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In recent decades, society has become aware that life is not simply black and white, that everyone is different, and that people – no matter who they are – deserve to be seen.  With that realization, many in the queer community are finally starting to see regular representation in  TV shows, movies, video games, and more.  One game that has made strides with LGBTQ+ representation is Magic the Gathering (Magic).

From trans, non-binary, to gay, and more, Wizards has found ways to use its five colors of mana to represent a rainbow of people and their experiences. From Nissa and Chandra to Ral and Tomik, we’ve examined the rocky, but fruitful history of LGBTQ+ representation within Magic.

One of the first LGBTQ+ characters introduced to Magic was Xantcha.  During the early sets of Magic, the major character of the story was Urza, a powerful planeswalker with the ability to traverse the multiverse to visit exciting worlds, peoples, and cultures.

Urza’s goal was to defeat the Phyrexians, a bio-mechanical threat that sought only to spread their oily devotion to their god Yawgmoth.  Xantcha, first appearing on the card Sleeper Agent in Urza’s Saga from 1998, was a Phyrexian sleeper agent who defected from Phyrexia to help Urza.

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Steven Spielberg loved The Last of Us’ queer love story

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Three-time Oscar-winning juggernaut director Steven Spielberg was one of the very first Hollywood A-listers to throw his support behind The Last of Us’ heart-rending gay love story in episode three. The most commercially successful director in history was quick to praise the episode’s critically acclaimed queer storyline and even sent a personal letter to Craig Mazin, the episode’s writer.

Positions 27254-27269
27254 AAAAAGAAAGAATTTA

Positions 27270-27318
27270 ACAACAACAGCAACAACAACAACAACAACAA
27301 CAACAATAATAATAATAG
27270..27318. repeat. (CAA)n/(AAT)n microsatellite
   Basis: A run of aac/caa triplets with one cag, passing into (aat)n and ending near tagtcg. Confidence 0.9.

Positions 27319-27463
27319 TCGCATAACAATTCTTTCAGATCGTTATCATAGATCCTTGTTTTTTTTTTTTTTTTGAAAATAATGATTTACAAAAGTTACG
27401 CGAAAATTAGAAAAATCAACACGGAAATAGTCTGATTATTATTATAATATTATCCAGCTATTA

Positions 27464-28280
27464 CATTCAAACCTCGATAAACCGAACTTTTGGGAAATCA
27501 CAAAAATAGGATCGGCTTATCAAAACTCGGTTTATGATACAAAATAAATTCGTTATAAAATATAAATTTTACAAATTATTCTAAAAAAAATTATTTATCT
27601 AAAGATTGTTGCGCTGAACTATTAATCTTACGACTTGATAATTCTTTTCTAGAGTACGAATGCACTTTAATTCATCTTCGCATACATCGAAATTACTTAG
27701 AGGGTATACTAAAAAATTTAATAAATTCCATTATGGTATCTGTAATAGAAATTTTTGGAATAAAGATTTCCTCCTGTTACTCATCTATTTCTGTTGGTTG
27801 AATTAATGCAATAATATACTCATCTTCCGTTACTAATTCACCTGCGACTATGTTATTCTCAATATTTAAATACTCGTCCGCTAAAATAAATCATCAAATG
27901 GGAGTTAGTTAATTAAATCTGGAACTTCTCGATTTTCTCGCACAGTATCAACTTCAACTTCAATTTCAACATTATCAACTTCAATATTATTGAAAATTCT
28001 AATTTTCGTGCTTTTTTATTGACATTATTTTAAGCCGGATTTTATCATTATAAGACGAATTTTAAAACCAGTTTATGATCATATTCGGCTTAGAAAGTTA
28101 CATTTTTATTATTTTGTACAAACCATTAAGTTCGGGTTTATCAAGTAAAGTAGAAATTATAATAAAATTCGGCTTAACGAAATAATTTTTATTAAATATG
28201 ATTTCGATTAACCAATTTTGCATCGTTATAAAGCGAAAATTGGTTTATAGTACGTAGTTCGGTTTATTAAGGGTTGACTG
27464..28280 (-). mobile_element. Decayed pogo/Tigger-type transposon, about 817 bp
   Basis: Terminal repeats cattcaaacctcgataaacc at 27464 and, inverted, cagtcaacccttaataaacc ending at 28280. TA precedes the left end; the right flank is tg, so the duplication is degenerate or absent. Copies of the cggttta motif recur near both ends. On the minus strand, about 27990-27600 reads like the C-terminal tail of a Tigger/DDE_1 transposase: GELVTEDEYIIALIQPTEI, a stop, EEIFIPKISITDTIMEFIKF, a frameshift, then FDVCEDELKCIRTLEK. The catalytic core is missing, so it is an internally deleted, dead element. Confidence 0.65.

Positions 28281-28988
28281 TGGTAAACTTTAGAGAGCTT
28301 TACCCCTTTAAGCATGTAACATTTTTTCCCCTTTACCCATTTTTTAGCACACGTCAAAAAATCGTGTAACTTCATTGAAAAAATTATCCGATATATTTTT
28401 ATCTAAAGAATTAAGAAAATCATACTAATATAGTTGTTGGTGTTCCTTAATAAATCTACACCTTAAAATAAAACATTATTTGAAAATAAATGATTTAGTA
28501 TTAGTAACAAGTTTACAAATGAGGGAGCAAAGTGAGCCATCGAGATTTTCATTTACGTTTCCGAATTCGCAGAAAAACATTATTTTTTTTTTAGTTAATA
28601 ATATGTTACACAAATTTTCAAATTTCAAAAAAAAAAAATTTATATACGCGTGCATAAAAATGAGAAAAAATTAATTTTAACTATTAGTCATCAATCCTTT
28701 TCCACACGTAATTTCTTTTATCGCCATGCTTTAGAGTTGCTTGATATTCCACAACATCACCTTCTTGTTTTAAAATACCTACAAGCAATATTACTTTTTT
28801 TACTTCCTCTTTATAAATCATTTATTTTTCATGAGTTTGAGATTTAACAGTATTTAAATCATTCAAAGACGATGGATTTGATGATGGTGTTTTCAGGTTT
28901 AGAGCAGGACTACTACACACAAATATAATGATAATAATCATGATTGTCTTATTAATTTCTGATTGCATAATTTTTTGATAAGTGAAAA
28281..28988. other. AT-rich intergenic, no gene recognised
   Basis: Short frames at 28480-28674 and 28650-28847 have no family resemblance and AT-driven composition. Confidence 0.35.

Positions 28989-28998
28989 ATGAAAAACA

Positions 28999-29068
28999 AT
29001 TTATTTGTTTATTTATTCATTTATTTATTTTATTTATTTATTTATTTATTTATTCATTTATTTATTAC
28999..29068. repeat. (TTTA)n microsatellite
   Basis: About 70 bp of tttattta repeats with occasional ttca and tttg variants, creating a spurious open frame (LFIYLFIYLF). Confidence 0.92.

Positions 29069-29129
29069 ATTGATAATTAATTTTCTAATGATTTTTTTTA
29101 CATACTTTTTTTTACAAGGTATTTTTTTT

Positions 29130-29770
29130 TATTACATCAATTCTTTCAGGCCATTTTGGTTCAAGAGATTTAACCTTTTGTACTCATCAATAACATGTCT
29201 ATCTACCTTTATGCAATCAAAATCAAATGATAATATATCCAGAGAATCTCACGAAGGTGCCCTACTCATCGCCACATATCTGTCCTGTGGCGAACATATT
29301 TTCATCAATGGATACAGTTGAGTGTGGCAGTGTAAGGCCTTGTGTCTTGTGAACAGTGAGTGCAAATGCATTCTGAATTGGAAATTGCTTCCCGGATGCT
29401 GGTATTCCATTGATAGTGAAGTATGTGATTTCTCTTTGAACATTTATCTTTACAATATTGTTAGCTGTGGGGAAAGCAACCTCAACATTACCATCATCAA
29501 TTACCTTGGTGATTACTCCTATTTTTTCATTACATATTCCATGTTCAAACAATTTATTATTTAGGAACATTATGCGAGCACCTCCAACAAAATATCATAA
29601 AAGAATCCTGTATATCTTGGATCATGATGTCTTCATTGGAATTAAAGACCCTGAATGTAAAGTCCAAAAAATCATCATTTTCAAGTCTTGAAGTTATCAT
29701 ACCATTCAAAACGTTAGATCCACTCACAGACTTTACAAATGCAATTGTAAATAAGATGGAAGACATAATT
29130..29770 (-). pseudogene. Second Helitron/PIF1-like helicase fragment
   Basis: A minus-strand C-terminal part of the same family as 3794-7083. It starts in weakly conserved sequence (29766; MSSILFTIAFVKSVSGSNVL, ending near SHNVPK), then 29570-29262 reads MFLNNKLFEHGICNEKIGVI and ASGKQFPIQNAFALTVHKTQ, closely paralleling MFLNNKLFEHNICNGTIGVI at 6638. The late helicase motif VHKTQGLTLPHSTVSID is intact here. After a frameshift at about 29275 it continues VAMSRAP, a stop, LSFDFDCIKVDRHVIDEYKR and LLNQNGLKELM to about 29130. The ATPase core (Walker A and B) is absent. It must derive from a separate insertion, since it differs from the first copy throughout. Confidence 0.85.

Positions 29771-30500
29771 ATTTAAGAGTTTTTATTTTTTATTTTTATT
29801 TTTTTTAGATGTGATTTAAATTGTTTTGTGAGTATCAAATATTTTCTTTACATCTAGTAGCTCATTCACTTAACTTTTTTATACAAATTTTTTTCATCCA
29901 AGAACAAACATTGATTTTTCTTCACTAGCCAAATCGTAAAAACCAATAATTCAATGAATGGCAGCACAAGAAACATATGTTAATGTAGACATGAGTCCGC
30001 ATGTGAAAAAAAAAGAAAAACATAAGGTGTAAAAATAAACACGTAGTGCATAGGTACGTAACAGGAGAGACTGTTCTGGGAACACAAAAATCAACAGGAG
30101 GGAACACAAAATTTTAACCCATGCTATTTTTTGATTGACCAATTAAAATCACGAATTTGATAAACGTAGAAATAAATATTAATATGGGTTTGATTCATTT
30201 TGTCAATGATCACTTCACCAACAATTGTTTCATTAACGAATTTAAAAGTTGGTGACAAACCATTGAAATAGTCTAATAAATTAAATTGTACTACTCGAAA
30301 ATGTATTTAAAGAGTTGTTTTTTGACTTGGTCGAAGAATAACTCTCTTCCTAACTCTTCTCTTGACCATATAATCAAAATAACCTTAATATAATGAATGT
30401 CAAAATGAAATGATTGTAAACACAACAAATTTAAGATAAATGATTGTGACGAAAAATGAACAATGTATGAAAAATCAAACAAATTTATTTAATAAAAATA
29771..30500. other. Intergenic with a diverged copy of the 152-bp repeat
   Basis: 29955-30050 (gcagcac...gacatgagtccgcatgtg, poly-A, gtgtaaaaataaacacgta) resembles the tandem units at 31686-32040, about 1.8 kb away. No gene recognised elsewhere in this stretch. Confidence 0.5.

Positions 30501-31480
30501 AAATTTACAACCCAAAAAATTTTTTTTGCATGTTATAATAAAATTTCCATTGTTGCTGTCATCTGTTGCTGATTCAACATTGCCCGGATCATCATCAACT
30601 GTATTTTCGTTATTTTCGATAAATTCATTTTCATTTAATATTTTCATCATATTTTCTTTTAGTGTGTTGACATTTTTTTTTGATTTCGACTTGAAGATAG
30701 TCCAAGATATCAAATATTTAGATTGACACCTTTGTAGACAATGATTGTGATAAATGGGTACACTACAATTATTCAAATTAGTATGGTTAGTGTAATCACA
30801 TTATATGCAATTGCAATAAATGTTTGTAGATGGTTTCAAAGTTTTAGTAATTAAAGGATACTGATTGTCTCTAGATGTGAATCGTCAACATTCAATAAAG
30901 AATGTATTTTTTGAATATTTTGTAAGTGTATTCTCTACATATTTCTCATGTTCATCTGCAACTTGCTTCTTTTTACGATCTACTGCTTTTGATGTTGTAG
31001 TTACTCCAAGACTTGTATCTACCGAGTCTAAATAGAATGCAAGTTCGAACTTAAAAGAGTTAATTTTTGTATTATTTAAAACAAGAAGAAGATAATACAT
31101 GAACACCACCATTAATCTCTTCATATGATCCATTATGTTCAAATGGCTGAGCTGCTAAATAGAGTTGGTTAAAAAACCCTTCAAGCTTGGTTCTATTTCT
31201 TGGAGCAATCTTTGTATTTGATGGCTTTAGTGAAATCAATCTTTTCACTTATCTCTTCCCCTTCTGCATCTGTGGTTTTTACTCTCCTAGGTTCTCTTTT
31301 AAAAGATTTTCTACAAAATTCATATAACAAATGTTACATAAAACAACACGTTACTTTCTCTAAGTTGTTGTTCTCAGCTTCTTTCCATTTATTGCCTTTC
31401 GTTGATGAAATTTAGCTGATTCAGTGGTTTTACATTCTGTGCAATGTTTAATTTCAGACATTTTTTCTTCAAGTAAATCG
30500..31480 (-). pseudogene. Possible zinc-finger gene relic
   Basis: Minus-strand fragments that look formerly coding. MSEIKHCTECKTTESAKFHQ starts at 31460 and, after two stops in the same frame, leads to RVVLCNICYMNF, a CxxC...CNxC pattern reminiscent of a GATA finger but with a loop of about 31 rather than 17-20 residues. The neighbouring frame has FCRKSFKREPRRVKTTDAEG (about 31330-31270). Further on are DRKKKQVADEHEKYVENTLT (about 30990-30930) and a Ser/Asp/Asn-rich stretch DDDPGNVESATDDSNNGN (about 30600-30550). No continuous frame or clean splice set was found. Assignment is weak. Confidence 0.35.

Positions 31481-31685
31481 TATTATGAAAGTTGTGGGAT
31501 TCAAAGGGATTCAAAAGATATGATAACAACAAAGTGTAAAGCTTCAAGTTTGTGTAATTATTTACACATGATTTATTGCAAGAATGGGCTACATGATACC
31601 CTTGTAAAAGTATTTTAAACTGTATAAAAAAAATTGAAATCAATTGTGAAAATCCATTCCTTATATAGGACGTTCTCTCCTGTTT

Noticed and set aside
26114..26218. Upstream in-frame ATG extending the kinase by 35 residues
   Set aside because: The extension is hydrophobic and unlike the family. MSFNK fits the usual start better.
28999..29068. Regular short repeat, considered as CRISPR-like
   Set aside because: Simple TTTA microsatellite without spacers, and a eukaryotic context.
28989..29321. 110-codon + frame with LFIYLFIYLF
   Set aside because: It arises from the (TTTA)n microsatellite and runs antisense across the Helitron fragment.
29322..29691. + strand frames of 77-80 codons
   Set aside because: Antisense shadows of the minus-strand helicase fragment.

HBO’s post-apocalyptic fungal thriller The Last of Us, based on the award-winning videogame of the same name, stunned audiences when it aired in January, with powerhouse performances from leads Pedro Pascal and Bella Ramsey. But it was episode three, entitled “Long, Long Time” which focuses on the love story between Bill (Parks and Recreation’s Nick Offerman) and Frank (The White Lotus’ Murray Bartlett) that had viewers in tears.

Despite homophobic backlash from certain corners of the internet, the episode was praised by fans and critics alike for Offerman and Bartlett’s rich and moving performances and the decision to include – and explore – a mature gay relationship. The episode’s director, Peter Hoar, has revealed that Spielberg himself was an early fan of Nick and Frank’s story.